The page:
“Overreporting intellectual-property risks could enable competitors to gain a potential advantage,” says McKinsey’s Greis. “Oversharing about cyberdefense could give hackers an opportunity to leverage the disclosed information to compromise
Day of Tapestry Networks says that the provisions also put some of the traditional duties of the CISO into the hands of board members. “It is no longer just, ‘We will follow your strategy,’ and the CISO is responsible for locking the doors,” he says.
Cybersecurity risk is like financial risk
To Kelly of Halo Privacy, the adjustments that companies and boards would need to make to adapt to these new rules are not unlike the major changes that were needed following the Great Recession of 2008 when he was CEO of executive search firm Heidrick & Struggles.
Fortune 100 companies like Citigroup and GM are investing heavily in cybersecurity expertise in light of the SEC proposal, up to the board level.
At that time, the SEC beefed up requirements for financial risk disclosure and placed responsibility with the board’s audit committee. The SEC required timely disclosures, with a stern threat of enforcement for companies that failed in their duty.
Given the magnitude of the current cybersecurity crisis, Kelly expected the SEC to require a board committee dedicated to the issue, with regular calls and meetings. He also wonders whether the SEC should enforce term limits on board members to keep cybersecurity expertise fresh.
McKinsey’s Greis says some companies are already exploring the idea of establishing a subcommittee devoted entirely to cybersecurity. “It can be made up of independent directors, or it can be made up of experts, but they operate on behalf of the board,” he says. In this case, CISOs would give updates to the committee or to the broader board.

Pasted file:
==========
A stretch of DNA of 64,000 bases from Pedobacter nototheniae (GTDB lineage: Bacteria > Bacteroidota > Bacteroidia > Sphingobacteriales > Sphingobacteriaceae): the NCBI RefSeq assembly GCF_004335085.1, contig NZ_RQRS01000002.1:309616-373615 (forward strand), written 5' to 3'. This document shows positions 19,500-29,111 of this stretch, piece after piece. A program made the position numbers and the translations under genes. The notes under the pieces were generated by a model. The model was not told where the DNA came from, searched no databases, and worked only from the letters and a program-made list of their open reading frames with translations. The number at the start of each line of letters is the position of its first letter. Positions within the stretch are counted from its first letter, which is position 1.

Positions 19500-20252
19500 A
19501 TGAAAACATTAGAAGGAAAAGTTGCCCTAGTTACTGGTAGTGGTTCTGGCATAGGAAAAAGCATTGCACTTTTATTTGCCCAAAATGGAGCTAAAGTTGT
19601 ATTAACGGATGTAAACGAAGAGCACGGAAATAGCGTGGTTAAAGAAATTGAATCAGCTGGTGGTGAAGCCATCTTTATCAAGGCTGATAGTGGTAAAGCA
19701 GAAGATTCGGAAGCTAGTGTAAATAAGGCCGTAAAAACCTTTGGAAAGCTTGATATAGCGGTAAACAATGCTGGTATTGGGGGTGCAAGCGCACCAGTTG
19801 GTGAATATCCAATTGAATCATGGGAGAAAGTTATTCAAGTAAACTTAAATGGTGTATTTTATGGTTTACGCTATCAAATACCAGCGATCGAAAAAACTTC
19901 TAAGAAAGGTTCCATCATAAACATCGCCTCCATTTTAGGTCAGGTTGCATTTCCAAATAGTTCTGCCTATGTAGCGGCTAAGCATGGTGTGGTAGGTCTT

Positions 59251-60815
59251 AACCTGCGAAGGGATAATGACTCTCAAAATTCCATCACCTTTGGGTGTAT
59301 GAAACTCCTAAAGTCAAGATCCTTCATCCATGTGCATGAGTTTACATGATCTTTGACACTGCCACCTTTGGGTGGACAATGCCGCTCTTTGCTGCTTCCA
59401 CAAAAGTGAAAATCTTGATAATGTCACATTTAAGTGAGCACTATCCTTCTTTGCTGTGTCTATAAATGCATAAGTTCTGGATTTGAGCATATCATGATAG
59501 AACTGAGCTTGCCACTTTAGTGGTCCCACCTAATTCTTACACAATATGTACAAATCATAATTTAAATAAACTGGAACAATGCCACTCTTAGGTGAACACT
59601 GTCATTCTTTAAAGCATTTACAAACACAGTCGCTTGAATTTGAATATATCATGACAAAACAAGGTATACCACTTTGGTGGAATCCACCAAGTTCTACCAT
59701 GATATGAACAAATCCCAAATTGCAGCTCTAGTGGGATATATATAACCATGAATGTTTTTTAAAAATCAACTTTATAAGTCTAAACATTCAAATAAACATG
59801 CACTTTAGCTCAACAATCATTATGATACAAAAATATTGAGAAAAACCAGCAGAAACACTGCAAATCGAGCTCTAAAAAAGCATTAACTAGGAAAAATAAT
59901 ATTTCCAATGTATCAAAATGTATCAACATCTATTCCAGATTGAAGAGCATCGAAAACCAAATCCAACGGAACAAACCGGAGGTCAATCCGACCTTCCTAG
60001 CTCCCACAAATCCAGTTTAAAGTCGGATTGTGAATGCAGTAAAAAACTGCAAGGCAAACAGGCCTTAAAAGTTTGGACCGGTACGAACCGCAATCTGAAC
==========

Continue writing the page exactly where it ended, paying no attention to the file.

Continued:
To increase preparedness, cybersecurity and corporate board experts also recommend holding detailed scenario planning and tabletop exercises, as well as off-site board meetings with cybersecurity experts, to experience viscerally what could happen during a cybersecurity breach.
Even though companies may bristle at the SEC’s increased oversight, they recognize that the proposed rules have resulted from a lack of planning and action. “Without a plan, companies are putting a ton of people at risk,” Kelly says.
Cleaveland of UC Berkeley says many organizations are already prioritizing cybersecurity planning and strategies. “Most sophisticated and mature boards are not preparing for this regulation through a compliance mindset,” she says. “They are already on this journey.”